On the Linux operating system, you can simply check the information of any user from remote or local command line interface. That is ‘finger’ command.
This article will focus on usage of ‘finger’ command and its options with demonstration command run on Ubuntu Linux.
finger [-lmsp] [user1 user2 ….. ]
1) Finger command with option -s
With option –s ‘finger’ displays the user's login name, real name, terminal name and write status ( the asterisk before terminal name mean that you don’t have write permission with that device ), idle time, login time, office location and office phone number. The login time is displayed with format MM DD HH:mm. If the time exceeds six months, the year is displayed rather than the hours and minutes.
Unknown devices, as well as nonexistent idle and login times, are displayed as a single asterisk symbol.
2) Finger command with option -l
The option –l follow the ‘finger’ command with produces a multi-line format displaying all of the information described for the -s option as well as the user's home directory, home phone number, login shell, mail status, and the contents of the files “.plan”, “.project”, “.pgpkey” and “.forward” from the user's home directory.
The phrase “(messages off)'' mean that user ‘harry’ don’t have write permission to ‘root’ on the devices pts/4 and pts/7. One entry per user is displayed with the –l option; if a user is logged on multiple times, terminal information is repeated once per login.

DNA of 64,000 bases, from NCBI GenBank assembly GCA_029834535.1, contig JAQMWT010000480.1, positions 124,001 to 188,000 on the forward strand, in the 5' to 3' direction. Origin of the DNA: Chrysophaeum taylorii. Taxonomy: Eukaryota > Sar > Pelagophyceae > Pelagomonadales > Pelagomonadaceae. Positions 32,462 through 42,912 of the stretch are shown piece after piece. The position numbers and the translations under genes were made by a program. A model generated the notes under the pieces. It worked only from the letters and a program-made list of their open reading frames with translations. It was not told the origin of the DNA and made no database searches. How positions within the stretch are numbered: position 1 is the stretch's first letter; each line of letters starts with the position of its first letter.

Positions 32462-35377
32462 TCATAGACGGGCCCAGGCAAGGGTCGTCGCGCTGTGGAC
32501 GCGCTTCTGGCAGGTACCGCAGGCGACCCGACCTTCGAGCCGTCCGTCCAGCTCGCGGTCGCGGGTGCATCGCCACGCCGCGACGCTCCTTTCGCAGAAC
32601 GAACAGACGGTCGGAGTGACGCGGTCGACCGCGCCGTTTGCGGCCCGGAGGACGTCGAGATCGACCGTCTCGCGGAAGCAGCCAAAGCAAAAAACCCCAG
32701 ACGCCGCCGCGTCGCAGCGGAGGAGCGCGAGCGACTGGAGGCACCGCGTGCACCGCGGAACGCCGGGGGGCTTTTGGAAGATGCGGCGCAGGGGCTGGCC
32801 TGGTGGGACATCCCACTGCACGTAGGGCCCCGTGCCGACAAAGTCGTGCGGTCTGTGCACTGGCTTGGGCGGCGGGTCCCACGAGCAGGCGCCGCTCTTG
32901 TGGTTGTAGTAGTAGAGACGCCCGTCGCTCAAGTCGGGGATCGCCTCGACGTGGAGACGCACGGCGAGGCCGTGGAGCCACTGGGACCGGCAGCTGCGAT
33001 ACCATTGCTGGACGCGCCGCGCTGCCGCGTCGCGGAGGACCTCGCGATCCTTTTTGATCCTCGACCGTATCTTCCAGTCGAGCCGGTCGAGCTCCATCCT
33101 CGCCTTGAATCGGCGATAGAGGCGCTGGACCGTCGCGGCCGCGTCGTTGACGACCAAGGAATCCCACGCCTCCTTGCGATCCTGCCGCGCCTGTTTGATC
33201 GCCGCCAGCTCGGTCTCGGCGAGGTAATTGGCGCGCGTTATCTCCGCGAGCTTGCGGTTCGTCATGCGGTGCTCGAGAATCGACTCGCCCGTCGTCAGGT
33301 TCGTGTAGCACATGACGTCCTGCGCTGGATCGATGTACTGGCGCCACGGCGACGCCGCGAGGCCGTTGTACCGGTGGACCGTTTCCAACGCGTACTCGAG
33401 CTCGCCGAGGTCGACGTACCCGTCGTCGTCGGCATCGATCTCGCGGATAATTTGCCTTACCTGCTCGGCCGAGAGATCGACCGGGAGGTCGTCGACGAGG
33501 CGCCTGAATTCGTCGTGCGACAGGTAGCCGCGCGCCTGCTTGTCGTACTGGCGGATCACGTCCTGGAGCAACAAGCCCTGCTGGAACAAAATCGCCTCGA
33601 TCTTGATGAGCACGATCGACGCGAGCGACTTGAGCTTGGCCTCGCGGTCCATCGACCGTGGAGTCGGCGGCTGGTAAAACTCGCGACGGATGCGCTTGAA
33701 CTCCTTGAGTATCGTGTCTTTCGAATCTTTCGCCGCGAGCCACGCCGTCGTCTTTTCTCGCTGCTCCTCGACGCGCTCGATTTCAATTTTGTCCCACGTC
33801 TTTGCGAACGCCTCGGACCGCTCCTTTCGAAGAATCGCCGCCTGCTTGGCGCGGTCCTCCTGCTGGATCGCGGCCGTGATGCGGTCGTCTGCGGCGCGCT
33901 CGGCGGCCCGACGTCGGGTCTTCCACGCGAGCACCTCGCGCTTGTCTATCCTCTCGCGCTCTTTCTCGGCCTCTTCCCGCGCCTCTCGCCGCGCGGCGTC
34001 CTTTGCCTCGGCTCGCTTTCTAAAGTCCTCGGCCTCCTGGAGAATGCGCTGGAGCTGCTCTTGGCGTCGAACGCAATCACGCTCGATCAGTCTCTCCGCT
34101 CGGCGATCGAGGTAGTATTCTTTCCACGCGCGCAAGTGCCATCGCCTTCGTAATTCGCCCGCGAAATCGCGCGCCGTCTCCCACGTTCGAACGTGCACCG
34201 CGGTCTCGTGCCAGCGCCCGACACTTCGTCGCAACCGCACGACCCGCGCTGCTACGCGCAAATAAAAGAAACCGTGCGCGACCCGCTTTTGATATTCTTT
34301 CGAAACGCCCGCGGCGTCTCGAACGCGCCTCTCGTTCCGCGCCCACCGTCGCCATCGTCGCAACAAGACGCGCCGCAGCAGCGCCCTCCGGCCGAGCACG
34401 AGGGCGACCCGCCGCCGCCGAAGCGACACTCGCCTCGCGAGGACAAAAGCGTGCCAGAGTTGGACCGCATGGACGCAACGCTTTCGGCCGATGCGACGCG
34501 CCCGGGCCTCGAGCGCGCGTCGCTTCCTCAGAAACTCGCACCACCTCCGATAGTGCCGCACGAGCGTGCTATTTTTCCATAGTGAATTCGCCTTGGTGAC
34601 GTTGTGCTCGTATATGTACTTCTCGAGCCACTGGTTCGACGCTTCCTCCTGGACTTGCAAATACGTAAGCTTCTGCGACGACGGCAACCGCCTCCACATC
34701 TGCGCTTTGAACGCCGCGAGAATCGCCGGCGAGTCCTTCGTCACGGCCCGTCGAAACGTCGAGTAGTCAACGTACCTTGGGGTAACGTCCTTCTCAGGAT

Mail status is shown as ``No Mail.'' if there is no mail at all, ``Mail last read DDD MMM ## HH:MM YYYY (TZ)'' if the person has looked at their mailbox since new mail arriving, or ``New mail received ...'', “Unread since ...'' if they have new mail.
3) Finger command with option -p
The option –p is completely same with option –l, except it doesn’t include“.plan”, “.project” and “.pgpkey” files of users in returned result.
4) Finger command with option -m
With the option –m ‘finger’ will prevent matching of user names in returned result. User is usually a login name; however, matching will also be done on the users' real names, unless the -m option is supplied. All name matching performed by finger is case insensitive. For example, our system has two users named ‘harry’ and ‘harry1’. Without option –m, ‘finger’ will return information of both users and only return information of user ‘harry’ if there –m follow.
With option ‘-m’
Without option ‘-m’
If no options are specified, finger defaults to the -l style output if operands are provided, otherwise to the -s style. Note that some fields may be missing, in either format, if the information is not available for them.
If no arguments are specified, finger will print an entry for each user currently logged into the system.